Recently I decided that I wanted to see how easy it would be to build a Windows 8 application that consumed the Windows Azure Management API. It seemed like it should be an easy thing, and something that could potentially end up in a nice management/overview/dashboard kind of application. However, it isn’t quite that simple as I thought as Windows Azure uses certificates for authentication of the HTTP requests being used.

Using certificates for HTTP requests isn’t really that hard, at least not when working in .NET. But in Windows 8 apps, we are using WinRT, which is way more sandboxed, and to be honest, a bit more complicated, which makes it a little bit more complex…

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Cookie problems when using federated security and SignalR

I recently ran into a problem where the application I was working on didn’t pass the security information as expected to the server. The application in this case is a Silverlight client, with a WebAPI and SignalR backend. For security, we are using WIF…or federated security…I don’t know what to call it anymore. We aren’t really federating it today, but it is based on the same framework…

It has been a while since I was involved in the system, but I got roped back in to solve some issues. And while doing so, I discovered that I wouldn’t get a proper security context for calls made from the client to the server using SignalR. For some reason, those calls where just not being authenticated properly…

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Error handling in express

In my last post, I gave an introduction to using express to serve up your HTTP content to users. It walked through most of the features needed to get started, but there was one thing that was missing, but still very important, and that is error handling. However good you are at coding, you will get errors. It will obviously not be your fault, but you never know what the user manages to do… ;)

So it is definitely important for us to handle errors in a graceful way. Luckily, this is pretty simple to do… But first, we need to create a simple express-based webserver to work with…

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The code from my SweNug presentation in Linköping

Here is the code from the demos I did yesterday at the SweNug meeting in Linköping. Or at least the pre-made code that I didn’t invent while talking…which I hope wasn’t too much…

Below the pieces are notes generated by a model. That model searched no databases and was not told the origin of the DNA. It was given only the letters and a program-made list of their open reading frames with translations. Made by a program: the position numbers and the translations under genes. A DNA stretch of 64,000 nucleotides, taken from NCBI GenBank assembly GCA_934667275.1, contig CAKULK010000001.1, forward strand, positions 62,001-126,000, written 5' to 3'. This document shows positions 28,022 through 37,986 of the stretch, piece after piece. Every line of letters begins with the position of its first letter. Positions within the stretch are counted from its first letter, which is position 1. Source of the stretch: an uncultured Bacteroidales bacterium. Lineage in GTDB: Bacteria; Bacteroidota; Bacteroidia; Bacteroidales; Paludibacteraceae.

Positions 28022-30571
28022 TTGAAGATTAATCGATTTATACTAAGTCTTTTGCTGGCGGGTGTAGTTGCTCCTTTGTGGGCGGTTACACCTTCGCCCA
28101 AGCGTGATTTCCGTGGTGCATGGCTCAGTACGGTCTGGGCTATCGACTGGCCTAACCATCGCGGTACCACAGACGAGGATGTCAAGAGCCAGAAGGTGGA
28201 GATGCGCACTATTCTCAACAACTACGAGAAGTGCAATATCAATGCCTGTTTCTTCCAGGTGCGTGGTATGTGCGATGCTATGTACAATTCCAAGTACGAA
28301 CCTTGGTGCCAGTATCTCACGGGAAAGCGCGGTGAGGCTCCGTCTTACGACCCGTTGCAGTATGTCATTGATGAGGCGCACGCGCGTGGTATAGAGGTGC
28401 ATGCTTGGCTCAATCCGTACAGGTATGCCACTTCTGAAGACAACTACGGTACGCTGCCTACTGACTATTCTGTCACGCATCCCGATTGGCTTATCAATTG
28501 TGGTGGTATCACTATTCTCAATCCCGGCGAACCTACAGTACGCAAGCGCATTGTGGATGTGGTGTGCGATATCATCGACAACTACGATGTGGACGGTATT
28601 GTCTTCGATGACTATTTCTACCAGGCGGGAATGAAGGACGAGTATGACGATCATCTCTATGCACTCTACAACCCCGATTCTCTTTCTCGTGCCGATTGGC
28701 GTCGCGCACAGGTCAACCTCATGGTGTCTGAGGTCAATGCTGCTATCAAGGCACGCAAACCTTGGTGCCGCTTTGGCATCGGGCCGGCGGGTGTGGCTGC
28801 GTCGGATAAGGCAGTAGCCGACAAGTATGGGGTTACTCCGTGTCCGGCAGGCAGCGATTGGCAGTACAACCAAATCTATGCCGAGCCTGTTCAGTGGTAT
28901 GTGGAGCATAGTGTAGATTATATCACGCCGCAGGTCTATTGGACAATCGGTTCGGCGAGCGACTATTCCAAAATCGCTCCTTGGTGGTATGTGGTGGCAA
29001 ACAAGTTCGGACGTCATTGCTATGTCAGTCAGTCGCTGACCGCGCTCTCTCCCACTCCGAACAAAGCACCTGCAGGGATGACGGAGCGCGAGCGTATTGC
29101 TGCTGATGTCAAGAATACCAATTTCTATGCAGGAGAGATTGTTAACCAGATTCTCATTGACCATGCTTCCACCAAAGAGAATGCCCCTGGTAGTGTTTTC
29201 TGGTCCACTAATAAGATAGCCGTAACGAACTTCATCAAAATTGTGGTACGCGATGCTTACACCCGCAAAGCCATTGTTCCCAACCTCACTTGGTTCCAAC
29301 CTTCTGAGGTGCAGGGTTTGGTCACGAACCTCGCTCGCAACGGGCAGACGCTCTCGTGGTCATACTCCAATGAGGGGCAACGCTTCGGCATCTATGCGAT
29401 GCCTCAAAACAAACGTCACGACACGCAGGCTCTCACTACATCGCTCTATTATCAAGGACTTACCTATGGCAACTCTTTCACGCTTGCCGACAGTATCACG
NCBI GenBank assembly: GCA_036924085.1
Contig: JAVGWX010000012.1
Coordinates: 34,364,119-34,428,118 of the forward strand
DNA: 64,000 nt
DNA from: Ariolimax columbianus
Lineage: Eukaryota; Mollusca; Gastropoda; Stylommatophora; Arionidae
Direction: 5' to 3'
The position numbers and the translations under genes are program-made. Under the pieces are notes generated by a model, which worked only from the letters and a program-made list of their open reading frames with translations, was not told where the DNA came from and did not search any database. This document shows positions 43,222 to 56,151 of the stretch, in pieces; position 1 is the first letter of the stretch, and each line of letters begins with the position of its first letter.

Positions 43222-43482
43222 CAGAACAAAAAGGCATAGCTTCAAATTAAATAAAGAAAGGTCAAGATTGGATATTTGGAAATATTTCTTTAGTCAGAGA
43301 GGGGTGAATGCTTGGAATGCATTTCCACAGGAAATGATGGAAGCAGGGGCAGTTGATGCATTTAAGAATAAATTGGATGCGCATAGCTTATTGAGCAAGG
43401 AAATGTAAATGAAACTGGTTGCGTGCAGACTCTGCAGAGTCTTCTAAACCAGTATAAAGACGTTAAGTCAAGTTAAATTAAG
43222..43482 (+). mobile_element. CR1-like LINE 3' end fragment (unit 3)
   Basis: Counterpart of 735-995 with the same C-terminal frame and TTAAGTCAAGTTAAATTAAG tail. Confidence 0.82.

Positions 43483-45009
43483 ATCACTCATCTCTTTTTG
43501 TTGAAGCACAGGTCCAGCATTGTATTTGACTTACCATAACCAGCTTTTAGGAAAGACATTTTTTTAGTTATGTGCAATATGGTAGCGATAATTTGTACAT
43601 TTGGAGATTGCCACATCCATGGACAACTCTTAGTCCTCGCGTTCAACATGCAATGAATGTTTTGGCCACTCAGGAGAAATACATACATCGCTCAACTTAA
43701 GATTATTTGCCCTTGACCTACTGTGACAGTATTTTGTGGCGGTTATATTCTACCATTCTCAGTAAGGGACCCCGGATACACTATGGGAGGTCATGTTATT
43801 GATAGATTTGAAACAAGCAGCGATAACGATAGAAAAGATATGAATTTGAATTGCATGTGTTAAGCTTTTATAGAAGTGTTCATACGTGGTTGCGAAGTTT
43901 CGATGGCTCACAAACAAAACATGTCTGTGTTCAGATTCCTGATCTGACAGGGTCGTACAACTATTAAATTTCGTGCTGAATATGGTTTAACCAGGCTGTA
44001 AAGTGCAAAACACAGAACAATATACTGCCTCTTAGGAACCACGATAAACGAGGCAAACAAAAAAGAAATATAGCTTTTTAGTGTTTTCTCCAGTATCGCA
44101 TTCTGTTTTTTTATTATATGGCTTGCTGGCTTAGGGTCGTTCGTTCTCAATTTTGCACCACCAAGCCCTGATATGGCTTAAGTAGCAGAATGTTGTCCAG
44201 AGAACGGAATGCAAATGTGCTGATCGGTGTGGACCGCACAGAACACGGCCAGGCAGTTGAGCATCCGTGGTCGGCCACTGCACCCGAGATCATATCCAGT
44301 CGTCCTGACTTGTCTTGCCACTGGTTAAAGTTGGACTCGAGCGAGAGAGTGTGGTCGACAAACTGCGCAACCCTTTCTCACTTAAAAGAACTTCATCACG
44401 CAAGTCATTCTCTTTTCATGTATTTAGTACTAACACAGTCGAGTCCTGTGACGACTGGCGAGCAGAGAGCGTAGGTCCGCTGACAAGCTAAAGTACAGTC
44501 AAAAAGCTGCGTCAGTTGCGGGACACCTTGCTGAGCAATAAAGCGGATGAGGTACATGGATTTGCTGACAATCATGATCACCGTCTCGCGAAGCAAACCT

Code: Xaml.Demos.zip (69.20 kb)

Anyhow, download it and walk through it, and ask any questions that might pop-up.

The video will be available later on when Pierre has figured out a way to get it “produced”…

Cheers!

Introduction to the node.js module express.js

My last post covered module loading in node…or at least try to cover the basics in an understandable way… This time, it is time to create something a bit more useful, a proper web application, using a module called “express”. And instead of me talking a whole lot about what I am about to talk about, let’s just get into it…

The first step is to install express. This is done using the NPM as always. The only thing to really decide is whether or not you want to install it globally using the -g parameter, or just locally. Me, I am just going to do it locally, so I use the following command

npm install express

If you install it globally, you can use express to create a “skeleton” application by running the following command

express -s -J <folder name>

This will give you a fullblown express app to start working with. But as I intend to explain the basics, I will start from scratch, and thus just install express to begin with.

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Modules and module loading in node for n00bs

Ok, so in my previous post, I introduced Node to newcomers. And I am in now way condescending towards people new to Node. But, wait…Chris, you are always condescending!? Not quite true, but in this case I am definitely not, as I am myself a n00b in the area.

The goal with my blogging about node is to share the stuff I learn along the way, in a way that I think make sense to a C# dev like myself. It might not be the correct node lingo, and I might be wrong in some cases, but I just call it as I see it…

This time around, it is time to have a look at modules in node, and how we load them.